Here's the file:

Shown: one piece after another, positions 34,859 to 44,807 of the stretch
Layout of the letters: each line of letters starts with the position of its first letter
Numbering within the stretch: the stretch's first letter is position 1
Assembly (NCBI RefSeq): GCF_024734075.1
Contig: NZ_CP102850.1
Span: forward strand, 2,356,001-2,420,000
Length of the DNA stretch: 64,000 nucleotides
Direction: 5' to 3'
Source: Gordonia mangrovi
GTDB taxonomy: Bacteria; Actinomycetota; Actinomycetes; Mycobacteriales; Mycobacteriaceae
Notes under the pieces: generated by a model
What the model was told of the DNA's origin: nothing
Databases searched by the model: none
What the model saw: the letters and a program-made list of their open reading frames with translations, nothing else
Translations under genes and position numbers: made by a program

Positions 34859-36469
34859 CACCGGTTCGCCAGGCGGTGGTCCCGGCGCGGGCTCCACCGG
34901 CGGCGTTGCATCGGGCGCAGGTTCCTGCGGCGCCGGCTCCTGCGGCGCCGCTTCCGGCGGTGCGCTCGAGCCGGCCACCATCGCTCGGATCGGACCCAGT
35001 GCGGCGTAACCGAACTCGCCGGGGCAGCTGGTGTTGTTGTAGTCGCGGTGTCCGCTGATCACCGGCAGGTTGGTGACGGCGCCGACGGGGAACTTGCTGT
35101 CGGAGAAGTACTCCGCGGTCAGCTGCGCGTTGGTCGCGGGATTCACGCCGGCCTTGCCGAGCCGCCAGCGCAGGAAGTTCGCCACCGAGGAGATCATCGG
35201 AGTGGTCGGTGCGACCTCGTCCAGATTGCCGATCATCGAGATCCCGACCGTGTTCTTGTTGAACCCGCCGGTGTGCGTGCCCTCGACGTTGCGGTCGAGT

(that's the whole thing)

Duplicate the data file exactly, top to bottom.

Shown: one piece after another, positions 34,859 to 44,807 of the stretch
Layout of the letters: each line of letters starts with the position of its first letter
Numbering within the stretch: the stretch's first letter is position 1
Assembly (NCBI RefSeq): GCF_024734075.1
Contig: NZ_CP102850.1
Span: forward strand, 2,356,001-2,420,000
Length of the DNA stretch: 64,000 nucleotides
Direction: 5' to 3'
Source: Gordonia mangrovi
GTDB taxonomy: Bacteria; Actinomycetota; Actinomycetes; Mycobacteriales; Mycobacteriaceae
Notes under the pieces: generated by a model
What the model was told of the DNA's origin: nothing
Databases searched by the model: none
What the model saw: the letters and a program-made list of their open reading frames with translations, nothing else
Translations under genes and position numbers: made by a program

Positions 34859-36469
34859 CACCGGTTCGCCAGGCGGTGGTCCCGGCGCGGGCTCCACCGG
34901 CGGCGTTGCATCGGGCGCAGGTTCCTGCGGCGCCGGCTCCTGCGGCGCCGCTTCCGGCGGTGCGCTCGAGCCGGCCACCATCGCTCGGATCGGACCCAGT
35001 GCGGCGTAACCGAACTCGCCGGGGCAGCTGGTGTTGTTGTAGTCGCGGTGTCCGCTGATCACCGGCAGGTTGGTGACGGCGCCGACGGGGAACTTGCTGT
35101 CGGAGAAGTACTCCGCGGTCAGCTGCGCGTTGGTCGCGGGATTCACGCCGGCCTTGCCGAGCCGCCAGCGCAGGAAGTTCGCCACCGAGGAGATCATCGG
35201 AGTGGTCGGTGCGACCTCGTCCAGATTGCCGATCATCGAGATCCCGACCGTGTTCTTGTTGAACCCGCCGGTGTGCGTGCCCTCGACGTTGCGGTCGAGT